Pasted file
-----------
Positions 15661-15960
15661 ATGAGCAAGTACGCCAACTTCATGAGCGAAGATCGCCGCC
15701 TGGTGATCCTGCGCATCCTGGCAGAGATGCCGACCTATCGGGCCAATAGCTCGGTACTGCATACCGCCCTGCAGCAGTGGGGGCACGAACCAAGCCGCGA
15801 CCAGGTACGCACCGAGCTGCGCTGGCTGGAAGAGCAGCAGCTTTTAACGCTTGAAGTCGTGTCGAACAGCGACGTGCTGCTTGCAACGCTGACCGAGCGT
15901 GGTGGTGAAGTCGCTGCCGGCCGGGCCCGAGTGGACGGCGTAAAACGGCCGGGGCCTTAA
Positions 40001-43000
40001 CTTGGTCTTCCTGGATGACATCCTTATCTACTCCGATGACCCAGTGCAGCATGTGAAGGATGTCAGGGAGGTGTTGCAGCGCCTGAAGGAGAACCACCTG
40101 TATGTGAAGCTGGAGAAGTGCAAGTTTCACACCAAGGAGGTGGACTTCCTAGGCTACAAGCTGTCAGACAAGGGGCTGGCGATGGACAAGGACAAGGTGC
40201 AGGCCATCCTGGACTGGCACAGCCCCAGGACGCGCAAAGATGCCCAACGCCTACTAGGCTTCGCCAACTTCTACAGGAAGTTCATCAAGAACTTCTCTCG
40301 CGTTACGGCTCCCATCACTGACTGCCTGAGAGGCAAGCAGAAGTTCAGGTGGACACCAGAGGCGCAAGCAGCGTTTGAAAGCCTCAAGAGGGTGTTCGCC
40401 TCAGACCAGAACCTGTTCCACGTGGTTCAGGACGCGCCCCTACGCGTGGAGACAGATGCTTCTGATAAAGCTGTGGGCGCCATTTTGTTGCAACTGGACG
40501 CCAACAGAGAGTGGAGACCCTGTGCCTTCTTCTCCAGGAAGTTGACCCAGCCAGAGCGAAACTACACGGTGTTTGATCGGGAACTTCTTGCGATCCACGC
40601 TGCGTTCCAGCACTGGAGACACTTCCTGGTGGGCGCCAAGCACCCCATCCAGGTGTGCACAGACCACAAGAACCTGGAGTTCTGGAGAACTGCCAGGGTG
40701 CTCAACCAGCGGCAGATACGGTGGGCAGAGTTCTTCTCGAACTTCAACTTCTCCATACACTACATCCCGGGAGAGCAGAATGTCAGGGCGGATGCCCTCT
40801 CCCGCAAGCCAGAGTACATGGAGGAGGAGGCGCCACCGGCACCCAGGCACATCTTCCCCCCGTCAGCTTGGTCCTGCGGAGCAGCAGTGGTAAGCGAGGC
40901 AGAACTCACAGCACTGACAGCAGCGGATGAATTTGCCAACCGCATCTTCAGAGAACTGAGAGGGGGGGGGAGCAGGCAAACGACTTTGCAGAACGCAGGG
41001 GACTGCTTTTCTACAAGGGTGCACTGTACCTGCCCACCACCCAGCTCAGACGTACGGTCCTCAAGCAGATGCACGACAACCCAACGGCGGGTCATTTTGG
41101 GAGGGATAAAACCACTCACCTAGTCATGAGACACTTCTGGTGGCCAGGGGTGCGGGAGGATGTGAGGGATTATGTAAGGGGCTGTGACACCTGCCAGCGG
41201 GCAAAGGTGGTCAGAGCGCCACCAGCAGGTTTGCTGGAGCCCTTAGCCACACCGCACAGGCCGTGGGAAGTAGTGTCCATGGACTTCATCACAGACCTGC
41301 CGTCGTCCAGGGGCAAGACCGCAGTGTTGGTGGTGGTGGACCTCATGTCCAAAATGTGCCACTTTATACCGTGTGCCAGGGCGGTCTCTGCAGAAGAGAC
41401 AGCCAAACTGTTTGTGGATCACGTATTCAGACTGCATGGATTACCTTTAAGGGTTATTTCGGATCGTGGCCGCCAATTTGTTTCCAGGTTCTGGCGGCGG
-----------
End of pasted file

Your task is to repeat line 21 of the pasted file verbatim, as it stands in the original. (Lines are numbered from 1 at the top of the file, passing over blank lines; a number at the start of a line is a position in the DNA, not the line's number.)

41401 AGCCAAACTGTTTGTGGATCACGTATTCAGACTGCATGGATTACCTTTAAGGGTTATTTCGGATCGTGGCCGCCAATTTGTTTCCAGGTTCTGGCGGCGG